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Agriculture after Brexit: Replacing the CAP

The government risks its reforms being seen as a failure by some (if not all) of farmers, environmentalists, taxpayers and consumers.

British farmer in the field with cows

By setting high expectations for post-Brexit agricultural support, the government risks its reforms being seen as a failure by some (if not all) farmers, environmentalists, taxpayers and consumers.

This report analyses the government’s bold plans to redirect its £2.4 billion agriculture budget away from payments for farming land towards money for delivering predominantly environmental improvements – a clear example of the government’s wish to do things differently after Brexit and improve on the much-criticised EU Common Agricultural Policy.

However, ministers have deferred difficult decisions like making clear what farmers will be expected to do and how much they will be paid in return. Four big problems need tackling if the government is to make a success of its landmark agricultural support reforms.

The report says the government must:

  1. Address trade-offs between competing objectives
    Satisfying both farmers and environmentalists, while delivering better value for money for taxpayers and protecting the interests of consumers, was always going to be a difficult, if not impossible task. The government must clearly set out how it has prioritised between competing visions for reform, while resisting pressure to reduce its environmental ambitions in the face of opposition from some farmers.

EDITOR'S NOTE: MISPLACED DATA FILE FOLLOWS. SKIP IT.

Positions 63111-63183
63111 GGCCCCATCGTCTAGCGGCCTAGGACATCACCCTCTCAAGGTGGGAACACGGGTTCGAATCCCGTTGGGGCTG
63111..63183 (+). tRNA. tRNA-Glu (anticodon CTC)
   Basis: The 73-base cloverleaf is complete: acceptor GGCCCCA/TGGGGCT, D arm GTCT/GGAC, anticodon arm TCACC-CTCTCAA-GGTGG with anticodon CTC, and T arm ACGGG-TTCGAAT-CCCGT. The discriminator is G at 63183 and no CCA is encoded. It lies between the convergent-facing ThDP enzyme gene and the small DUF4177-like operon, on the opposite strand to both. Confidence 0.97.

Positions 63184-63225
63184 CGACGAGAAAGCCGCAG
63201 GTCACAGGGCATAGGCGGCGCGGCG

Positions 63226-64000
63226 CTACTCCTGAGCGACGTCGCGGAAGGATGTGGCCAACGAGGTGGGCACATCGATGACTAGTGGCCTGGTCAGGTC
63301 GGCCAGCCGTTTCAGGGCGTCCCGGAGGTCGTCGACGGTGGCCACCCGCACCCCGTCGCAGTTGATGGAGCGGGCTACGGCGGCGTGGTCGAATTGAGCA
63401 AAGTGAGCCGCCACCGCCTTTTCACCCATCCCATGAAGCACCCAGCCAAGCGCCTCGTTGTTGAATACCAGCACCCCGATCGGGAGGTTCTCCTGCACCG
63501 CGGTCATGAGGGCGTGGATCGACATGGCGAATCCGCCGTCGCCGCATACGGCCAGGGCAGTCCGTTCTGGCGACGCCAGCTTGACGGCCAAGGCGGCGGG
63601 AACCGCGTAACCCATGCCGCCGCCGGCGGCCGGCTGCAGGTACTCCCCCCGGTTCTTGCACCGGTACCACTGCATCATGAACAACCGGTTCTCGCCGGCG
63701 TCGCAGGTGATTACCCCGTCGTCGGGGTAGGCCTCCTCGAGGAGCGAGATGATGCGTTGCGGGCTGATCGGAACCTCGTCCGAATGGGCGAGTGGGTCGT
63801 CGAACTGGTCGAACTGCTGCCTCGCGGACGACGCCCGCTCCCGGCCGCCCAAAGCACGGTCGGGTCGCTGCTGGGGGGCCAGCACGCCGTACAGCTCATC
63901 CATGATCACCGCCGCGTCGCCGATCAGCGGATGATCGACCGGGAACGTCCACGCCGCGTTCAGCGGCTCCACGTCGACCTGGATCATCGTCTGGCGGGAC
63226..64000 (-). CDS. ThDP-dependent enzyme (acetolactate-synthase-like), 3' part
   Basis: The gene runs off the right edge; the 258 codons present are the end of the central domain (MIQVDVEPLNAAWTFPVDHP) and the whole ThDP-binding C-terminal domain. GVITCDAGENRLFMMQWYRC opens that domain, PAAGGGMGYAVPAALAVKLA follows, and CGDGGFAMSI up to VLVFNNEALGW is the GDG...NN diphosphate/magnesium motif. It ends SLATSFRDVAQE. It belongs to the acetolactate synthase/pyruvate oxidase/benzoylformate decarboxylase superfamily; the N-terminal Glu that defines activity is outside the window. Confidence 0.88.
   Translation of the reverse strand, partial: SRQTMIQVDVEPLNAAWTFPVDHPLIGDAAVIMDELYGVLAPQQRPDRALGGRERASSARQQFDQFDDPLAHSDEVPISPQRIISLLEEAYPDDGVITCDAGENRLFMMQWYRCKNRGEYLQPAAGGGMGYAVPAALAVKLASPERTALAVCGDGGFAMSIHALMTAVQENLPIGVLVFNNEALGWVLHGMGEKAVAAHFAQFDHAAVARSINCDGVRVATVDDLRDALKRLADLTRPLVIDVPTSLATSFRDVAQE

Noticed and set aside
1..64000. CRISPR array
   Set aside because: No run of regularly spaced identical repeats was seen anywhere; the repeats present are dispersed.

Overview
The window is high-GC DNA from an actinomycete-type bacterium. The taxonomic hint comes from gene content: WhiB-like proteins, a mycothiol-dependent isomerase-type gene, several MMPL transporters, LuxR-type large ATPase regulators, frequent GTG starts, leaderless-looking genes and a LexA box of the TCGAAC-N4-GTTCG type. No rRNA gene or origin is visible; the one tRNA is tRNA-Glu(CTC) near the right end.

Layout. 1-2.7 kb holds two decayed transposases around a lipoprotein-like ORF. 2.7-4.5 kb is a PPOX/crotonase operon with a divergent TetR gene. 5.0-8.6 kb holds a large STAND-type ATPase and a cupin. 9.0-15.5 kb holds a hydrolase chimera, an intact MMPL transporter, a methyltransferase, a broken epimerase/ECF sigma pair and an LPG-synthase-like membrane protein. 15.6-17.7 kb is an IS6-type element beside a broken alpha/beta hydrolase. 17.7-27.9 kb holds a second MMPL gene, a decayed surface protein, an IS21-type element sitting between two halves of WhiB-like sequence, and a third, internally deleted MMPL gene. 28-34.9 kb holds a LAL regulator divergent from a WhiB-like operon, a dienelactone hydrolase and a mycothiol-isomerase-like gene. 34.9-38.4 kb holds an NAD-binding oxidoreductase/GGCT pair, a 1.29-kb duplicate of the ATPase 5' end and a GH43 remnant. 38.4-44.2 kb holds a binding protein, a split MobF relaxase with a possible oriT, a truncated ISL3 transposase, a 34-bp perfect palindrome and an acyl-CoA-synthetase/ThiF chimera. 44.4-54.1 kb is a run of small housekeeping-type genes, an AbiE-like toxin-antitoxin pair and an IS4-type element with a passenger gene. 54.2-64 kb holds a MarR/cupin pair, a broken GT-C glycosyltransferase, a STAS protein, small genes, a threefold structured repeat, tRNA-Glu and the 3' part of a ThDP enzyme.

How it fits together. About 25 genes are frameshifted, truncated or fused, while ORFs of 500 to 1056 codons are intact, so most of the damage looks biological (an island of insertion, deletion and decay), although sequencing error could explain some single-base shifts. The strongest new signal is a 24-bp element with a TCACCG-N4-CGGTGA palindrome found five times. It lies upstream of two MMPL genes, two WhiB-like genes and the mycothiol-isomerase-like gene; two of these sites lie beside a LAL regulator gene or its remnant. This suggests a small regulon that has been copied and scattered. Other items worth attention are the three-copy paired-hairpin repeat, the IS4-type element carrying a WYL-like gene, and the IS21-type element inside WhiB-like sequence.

2. Manage delivery risks
    Defra made a mess of previous reforms to agricultural support, and there are already warning signs that delivery of the new regime may be at risk. The department needs a clear and realistic plan to ensure farmers take part in the new regime and different government bodies understand their roles.
  3. Do more to ensure long-term value for money
    Making sure that the new regime delivers value for money is key to its long-term success, otherwise the Treasury could look to cut its funding. The government needs to make more progress on the under-developed regulatory and enforcement regime.
  4. Address the incoherence between agricultural support reforms and the government’s wider policy agenda.
    The government is embarking on its radical reform of agricultural support without a clear view of how it wants one of England’s most valuable resources – its land – to be put to work. The government needs to do more to explain how its new agricultural regime sits alongside its wider policy agenda, including international trade, net zero, levelling up, housing and food security. This should include publishing a land use strategy.
Institute for Government

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